Mercado Integrado Latinoamericano (MILA)

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Mercado Integrado Lationoamericano (Latin American Integrated Market)
LogoMila.jpg
Founded 2011
Products Integration of equity markets in Chile, Colombia and Peru
Website mercadointegrado.com
Releases Company News

Mercado Integrado Latinoamericano (MILA), or the Latin American Integrated Market, is the end result of a market integration project taken on by Peru, Colombia, and Chile. In an attempt to make their markets more competitive among international equities, and specifically the emerging market space, the three countries merged their stock markets in May 2011.[1]

An earlier deadline was expected, but progress came to a halt while Peru’s Congress dragged its feet on passing a law that would standardize capital gains tax. On Dec. 29, 2010, Peru lowered its capital gains tax to 5 percent. The rate had previously ranged from 5 to 30 percent depending on an investor’s income bracket.

MILA is the largest Latin American Market in terms of companies listed with more than 560 stocks available to investors.[2] It is Latin America’s second-biggest stock market in terms of market cap, after Brazil’s BM&FBovespa.[3]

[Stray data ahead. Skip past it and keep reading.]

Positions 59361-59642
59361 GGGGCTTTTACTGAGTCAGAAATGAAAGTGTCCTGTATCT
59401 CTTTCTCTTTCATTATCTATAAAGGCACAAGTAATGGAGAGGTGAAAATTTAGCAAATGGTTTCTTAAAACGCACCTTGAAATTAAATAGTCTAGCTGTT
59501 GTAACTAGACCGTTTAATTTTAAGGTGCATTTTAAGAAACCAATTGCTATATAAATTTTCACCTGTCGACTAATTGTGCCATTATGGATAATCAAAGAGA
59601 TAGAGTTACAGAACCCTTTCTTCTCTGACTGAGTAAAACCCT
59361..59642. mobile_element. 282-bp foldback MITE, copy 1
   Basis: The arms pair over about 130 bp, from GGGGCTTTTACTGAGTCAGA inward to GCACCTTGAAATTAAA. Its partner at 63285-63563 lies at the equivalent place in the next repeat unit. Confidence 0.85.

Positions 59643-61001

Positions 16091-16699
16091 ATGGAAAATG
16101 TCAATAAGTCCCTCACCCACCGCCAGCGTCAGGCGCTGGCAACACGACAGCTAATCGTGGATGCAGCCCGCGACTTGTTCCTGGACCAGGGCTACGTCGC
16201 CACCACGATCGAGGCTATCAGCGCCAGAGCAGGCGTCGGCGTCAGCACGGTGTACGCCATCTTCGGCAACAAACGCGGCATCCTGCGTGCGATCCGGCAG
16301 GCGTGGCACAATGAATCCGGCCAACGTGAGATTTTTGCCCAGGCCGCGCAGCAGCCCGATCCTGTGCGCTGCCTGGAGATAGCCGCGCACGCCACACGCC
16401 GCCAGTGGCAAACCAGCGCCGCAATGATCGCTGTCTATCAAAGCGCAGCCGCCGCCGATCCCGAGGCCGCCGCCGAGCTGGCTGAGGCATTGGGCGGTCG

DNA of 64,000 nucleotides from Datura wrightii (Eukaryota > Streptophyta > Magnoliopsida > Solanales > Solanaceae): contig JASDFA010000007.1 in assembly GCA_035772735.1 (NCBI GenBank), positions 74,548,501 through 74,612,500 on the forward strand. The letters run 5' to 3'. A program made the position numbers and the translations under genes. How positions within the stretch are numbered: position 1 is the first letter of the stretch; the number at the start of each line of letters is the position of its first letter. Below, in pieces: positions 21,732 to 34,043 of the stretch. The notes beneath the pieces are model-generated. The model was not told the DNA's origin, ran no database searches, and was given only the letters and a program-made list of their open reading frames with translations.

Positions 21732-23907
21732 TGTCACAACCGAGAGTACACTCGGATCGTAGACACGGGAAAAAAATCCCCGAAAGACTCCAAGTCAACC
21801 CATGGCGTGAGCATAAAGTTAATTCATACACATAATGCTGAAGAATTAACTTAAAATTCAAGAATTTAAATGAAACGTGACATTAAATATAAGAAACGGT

In June 2014, the Mexican Stock Exchange (BMV) said it would connect to the other bourses in MILA by the end of the year, becoming part of the bloc. The addition of BMV will more or less double MILA's market cap, putting it closer to the size of Brazil's BM&F Bovespa.[4] [5] BMV had first expressed interesting in joining MILA in December 2011, by signing a letter of intent.[6]

History

Discussions concerning the proposed merger of the three markets began in June 2010. Representatives from Peru, Colombia and Chile met in August and September of that year, leading up to a launch event on November 9, 2010. Testing began later that month. Operations finally began on May 30, 2011.

Key People


References

  1. MILA Milestones. MILA.
  2. Integrated Latin American Market. alletf.com.
  3. Regional Integration in Latin America. The Economist.
  4. Mexico set to join regional stock exchange by year-end. BN Americas.
  5. Mexico stock exchange to be linked to LatAm bourses in 2014. Reuters.
  6. Mexico to join LatAm exchange tie-up. Financial Times.